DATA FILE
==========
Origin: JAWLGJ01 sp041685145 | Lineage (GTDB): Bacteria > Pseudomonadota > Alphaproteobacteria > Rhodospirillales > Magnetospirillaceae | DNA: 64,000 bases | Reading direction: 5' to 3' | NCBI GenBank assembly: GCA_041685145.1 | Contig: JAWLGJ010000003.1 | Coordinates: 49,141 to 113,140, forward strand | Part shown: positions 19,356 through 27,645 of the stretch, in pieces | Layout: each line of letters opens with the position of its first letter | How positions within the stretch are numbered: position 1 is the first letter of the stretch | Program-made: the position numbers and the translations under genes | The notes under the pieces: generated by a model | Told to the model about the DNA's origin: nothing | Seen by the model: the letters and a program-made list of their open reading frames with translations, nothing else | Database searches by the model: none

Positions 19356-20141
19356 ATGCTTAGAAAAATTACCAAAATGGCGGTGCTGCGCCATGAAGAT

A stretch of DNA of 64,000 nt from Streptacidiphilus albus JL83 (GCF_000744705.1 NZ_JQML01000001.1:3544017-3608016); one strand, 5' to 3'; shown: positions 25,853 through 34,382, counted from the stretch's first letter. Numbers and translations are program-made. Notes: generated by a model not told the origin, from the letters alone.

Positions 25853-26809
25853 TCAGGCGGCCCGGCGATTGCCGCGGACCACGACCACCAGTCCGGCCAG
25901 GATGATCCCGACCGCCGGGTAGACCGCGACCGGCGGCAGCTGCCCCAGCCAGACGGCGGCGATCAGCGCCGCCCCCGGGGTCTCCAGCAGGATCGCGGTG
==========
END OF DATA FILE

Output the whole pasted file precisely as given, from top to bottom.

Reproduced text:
Origin: JAWLGJ01 sp041685145 | Lineage (GTDB): Bacteria > Pseudomonadota > Alphaproteobacteria > Rhodospirillales > Magnetospirillaceae | DNA: 64,000 bases | Reading direction: 5' to 3' | NCBI GenBank assembly: GCA_041685145.1 | Contig: JAWLGJ010000003.1 | Coordinates: 49,141 to 113,140, forward strand | Part shown: positions 19,356 through 27,645 of the stretch, in pieces | Layout: each line of letters opens with the position of its first letter | How positions within the stretch are numbered: position 1 is the first letter of the stretch | Program-made: the position numbers and the translations under genes | The notes under the pieces: generated by a model | Told to the model about the DNA's origin: nothing | Seen by the model: the letters and a program-made list of their open reading frames with translations, nothing else | Database searches by the model: none

Positions 19356-20141
19356 ATGCTTAGAAAAATTACCAAAATGGCGGTGCTGCGCCATGAAGAT

A stretch of DNA of 64,000 nt from Streptacidiphilus albus JL83 (GCF_000744705.1 NZ_JQML01000001.1:3544017-3608016); one strand, 5' to 3'; shown: positions 25,853 through 34,382, counted from the stretch's first letter. Numbers and translations are program-made. Notes: generated by a model not told the origin, from the letters alone.

Positions 25853-26809
25853 TCAGGCGGCCCGGCGATTGCCGCGGACCACGACCACCAGTCCGGCCAG
25901 GATGATCCCGACCGCCGGGTAGACCGCGACCGGCGGCAGCTGCCCCAGCCAGACGGCGGCGATCAGCGCCGCCCCCGGGGTCTCCAGCAGGATCGCGGTG